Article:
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#1
Old 03-07-2009, 07:44 PM
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How long after death could a man sire a child?

The guidelines for answering this question:

1: Ignore all psychological and legal concerns, this is a biological question.

2: It's NOT about necrophilia - obviously the recently deceased can't get it up.

OK?

So, say a couple were considering children and he gets killed in a way that leaves his genitalia intact and apply rule #1

Could semen be extracted from his gonads and used to conceive a child with his widow?
(presumably via IVF)

I've read that sperm can survive outside the male for up to a week, given the right environment - ie a woman - presumably testicles would also be a pretty good environment too, so how long after death would they still be useful?

'upto 7 days'
http://babyhopes.com/articles/sp...vive.html.html

Last edited by flapcats; 03-07-2009 at 07:44 PM.
#2
Old 03-07-2009, 08:30 PM
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Assuming that semen was extracted promptly and frozen, probably indefinitely.

There are stallions that have been dead 20 years, but are still siring foals each spring, via artificial insemination. Presumably that could be done with humans, too.
#3
Old 03-07-2009, 08:41 PM
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I don't have any direct experience with it, but I suspect there might be difficulties, if we're not talking about a frozen donation made while the man was alive. Part of what this touches on is the difference between just sperm and semen - the seminal fluid produced in the prostate and other nearby organs is critical in feeding the sperm, protecting them, and it might play a role in conception, I'm not sure.

Once the man is dead, the prostate shuts down and I'd imagine semen cannot be extracted, only sperm from the testicles, which might not be good enough. I don't know how long the sperm would survive there without blood flow either.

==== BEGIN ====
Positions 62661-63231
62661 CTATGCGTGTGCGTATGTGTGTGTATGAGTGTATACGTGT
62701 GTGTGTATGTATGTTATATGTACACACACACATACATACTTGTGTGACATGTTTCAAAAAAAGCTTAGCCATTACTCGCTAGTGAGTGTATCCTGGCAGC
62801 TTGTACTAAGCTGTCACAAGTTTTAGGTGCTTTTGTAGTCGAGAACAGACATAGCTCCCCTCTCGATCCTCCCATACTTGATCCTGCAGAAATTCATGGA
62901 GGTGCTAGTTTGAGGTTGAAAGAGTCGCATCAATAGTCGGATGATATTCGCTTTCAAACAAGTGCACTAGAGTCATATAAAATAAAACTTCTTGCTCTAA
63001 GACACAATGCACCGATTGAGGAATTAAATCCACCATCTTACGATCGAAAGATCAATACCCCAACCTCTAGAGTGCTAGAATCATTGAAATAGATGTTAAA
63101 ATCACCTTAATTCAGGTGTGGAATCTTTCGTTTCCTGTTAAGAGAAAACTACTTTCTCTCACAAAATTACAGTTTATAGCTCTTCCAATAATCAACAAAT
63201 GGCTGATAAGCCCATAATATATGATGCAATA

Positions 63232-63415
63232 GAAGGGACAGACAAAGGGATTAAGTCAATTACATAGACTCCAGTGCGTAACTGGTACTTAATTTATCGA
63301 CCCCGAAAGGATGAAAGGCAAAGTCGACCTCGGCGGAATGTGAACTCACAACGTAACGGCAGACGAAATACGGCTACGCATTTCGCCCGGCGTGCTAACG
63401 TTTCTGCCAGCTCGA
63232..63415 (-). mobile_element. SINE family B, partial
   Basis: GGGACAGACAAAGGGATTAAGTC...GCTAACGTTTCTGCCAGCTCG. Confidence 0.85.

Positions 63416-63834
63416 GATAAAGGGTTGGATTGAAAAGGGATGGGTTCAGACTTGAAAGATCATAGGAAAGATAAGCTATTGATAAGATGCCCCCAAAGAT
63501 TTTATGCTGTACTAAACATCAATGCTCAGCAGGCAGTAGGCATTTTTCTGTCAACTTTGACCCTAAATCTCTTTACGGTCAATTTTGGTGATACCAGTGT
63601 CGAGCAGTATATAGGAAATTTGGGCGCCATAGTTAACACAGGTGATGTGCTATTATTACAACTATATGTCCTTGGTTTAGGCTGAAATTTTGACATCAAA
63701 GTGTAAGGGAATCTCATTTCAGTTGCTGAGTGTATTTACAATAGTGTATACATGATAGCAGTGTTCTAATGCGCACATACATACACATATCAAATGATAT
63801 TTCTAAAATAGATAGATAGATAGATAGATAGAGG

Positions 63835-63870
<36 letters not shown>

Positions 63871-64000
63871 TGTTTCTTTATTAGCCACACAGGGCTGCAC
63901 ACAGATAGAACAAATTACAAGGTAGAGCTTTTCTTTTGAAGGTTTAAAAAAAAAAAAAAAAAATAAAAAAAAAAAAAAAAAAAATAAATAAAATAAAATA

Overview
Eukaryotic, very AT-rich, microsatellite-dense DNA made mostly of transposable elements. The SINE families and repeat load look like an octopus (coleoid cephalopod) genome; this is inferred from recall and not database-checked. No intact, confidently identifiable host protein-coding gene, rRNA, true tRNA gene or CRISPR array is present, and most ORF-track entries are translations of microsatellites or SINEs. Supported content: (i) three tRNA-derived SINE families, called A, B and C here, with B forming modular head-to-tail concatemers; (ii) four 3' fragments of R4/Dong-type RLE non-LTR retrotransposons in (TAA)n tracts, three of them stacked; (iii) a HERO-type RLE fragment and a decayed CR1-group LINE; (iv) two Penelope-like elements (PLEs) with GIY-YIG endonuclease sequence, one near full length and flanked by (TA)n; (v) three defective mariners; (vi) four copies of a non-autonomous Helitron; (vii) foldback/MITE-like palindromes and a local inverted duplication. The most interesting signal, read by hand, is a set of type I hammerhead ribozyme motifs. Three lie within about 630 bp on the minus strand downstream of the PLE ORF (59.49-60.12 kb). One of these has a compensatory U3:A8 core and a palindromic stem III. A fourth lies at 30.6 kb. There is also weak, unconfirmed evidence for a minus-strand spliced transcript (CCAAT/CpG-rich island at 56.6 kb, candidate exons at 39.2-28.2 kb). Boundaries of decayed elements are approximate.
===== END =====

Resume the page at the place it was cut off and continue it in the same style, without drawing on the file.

Hoping someone else with less of a WAG weighs in.
#4
Old 03-07-2009, 09:17 PM
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Didn't this happen on an old episode of ER? An old guy died and his young widow showed up with a technician wanting to use some kind of electric probe to extract his seed.
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#5
Old 03-08-2009, 12:43 AM
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Quote:
Part of what this touches on is the difference between just sperm and semen - the seminal fluid produced in the prostate and other nearby organs is critical in feeding the sperm, protecting them, and it might play a role in conception, I'm not sure.
If nothing else, you could probably get a donation of spermless semen from, say, a man who's had a vasectomy, and introduce surgically-extracted sperm into that. If the fluids are actually needed at all.
#6
Old 03-08-2009, 10:21 AM
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OOOHHH! A whole new meaning to the term "zombie Thread"!

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#7
Old 03-08-2009, 11:59 AM
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I've no idea, myself, but I thought a better title to the thread might be:

How long do sperm stay viable in the testicles of the recently deceased? (need answer fast!).

Last edited by Khampelf; 03-08-2009 at 12:00 PM.
#8
Old 03-08-2009, 04:31 PM
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Sperm need to either stay warm enough or be completely frozen if they're going to be viable. You also have consider enzymatic reactions and bacterial decomposition. Sperm don't survive well in acidic environments, which is exactly what you get as a byproduct of bacterial growth. (The same article cited by the OP mentions that sperm in the acidic vagina get less than six hours).

I'd venture a guess that sperm would have to be harvested and frozen within a few hours of death for them to be viable as a group. A fraction might be hanging onto "life" even a day or two later, I'd guess. Once frozen, you'd have decades.
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